Remarks before a luncheon meeting of the Manhattan Institute and e21
New York City
January 12, 2011
I am delighted to speak here in the hallowed halls of the Harvard Club of New York City. I have been a member of this club for over 35 years. I love its sturdy facilities, its history, the trophies from Teddy Roosevelt’s African expedition of 1909–10 and … its mustiness.
The thing I prize most about this facility is that the rooms here are cheap. As I did last night, I always stay in what used to be called a “dorm room,” one of the little rooms smack in the middle of this old building. These rooms are sparsely furnished, with only a sink and a bed and the smallest imaginable armoire jammed into approximately 130 square feet. I like them because there are no better-priced rooms in New York City. And because they are stone quiet. They are the only hotel rooms I know of in the city where the occupants cannot hear the grinding noise of trash trucks … when trash is actually being collected.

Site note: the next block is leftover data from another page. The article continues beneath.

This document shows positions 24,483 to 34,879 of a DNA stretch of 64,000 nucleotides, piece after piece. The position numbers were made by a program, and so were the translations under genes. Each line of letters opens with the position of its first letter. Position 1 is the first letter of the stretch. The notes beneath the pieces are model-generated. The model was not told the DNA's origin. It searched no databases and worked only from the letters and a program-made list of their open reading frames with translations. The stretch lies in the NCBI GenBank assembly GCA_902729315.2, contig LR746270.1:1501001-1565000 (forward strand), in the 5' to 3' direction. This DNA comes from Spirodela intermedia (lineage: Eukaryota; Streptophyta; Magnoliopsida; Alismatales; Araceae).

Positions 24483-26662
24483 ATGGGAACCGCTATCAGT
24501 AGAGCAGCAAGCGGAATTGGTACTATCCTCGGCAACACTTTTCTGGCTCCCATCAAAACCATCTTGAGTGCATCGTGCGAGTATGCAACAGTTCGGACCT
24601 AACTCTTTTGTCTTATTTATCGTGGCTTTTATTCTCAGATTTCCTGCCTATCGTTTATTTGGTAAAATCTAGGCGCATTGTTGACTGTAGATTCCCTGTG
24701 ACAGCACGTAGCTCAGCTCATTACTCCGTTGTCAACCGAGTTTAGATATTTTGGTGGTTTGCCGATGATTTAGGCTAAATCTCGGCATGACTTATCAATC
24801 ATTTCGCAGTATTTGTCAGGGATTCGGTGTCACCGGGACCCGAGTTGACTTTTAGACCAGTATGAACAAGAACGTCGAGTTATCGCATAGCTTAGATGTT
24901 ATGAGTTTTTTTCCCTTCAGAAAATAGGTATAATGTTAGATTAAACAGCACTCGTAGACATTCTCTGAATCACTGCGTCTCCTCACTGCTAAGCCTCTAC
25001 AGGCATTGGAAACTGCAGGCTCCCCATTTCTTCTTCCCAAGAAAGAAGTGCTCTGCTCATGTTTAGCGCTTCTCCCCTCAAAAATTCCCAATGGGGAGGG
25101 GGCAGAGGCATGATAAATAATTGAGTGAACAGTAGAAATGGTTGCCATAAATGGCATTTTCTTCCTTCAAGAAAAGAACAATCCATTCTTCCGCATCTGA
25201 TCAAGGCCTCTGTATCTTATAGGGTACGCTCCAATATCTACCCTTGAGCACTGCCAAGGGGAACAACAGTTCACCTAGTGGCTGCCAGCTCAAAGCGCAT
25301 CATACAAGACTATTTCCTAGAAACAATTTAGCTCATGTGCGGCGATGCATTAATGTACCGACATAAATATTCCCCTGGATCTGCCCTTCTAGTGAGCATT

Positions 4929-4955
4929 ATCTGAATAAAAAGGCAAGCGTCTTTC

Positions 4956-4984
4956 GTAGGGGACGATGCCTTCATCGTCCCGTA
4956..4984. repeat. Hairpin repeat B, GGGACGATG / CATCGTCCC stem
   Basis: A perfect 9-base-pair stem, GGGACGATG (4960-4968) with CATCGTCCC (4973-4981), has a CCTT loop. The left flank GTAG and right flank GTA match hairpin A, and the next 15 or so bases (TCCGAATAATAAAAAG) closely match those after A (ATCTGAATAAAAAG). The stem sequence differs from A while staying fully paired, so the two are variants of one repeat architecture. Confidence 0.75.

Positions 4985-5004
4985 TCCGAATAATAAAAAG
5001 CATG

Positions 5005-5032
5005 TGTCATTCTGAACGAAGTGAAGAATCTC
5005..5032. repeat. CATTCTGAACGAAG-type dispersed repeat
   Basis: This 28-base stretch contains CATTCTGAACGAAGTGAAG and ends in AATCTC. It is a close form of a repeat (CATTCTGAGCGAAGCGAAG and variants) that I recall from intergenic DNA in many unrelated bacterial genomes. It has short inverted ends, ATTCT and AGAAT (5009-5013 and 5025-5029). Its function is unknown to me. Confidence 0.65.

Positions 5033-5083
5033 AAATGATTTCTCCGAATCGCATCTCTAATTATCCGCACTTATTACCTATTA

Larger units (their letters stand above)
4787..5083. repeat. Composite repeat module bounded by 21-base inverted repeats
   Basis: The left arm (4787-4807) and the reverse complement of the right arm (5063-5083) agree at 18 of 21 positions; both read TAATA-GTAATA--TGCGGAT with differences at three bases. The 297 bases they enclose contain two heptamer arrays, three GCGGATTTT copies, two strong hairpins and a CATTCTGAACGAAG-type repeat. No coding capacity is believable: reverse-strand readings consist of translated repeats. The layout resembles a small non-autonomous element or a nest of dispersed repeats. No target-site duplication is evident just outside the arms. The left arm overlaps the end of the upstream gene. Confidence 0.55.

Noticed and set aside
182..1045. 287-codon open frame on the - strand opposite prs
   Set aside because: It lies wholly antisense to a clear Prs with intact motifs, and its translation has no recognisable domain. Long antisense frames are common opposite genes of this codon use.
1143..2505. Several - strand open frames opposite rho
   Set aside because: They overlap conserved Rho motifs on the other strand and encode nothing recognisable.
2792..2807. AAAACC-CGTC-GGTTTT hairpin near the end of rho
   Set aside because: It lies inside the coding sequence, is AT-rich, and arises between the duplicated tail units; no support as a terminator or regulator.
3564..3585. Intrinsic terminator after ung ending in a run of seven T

I am especially honored that both the Manhattan Institute and e21 are sponsoring this speech today. Thank you, David [Malpass] for taking time out of your busy schedule to introduce me.
The Manhattan Institute and e21 are powerful proponents of the free-market capitalism that made our country the richest and the most successful democracy in the history of humankind. I took note of the institute’s claim on its website that it sponsors thinking “literally and figuratively outside the Beltway.” That’s a good thing. The Federal Reserve is structured to balance “inside the Beltway” influences with “outside the Beltway” thinking. The governors of the Fed, in Washington, are appointed by the president of the United States and confirmed by the Senate. The 12 bank presidents, like me, who operate the System in the field and also sit on the Federal Open Market Committee (FOMC) with the Fed governors, are not. Instead, we are selected by, and serve at the pleasure of, boards of directors drawn from the citizenry of our districts. In my case, the Dallas Fed serves 27 million people who populate 360,000 square miles of Texas, northern Louisiana and southern New Mexico and whose economic output exceeds Australia’s and is only slightly less than that of India.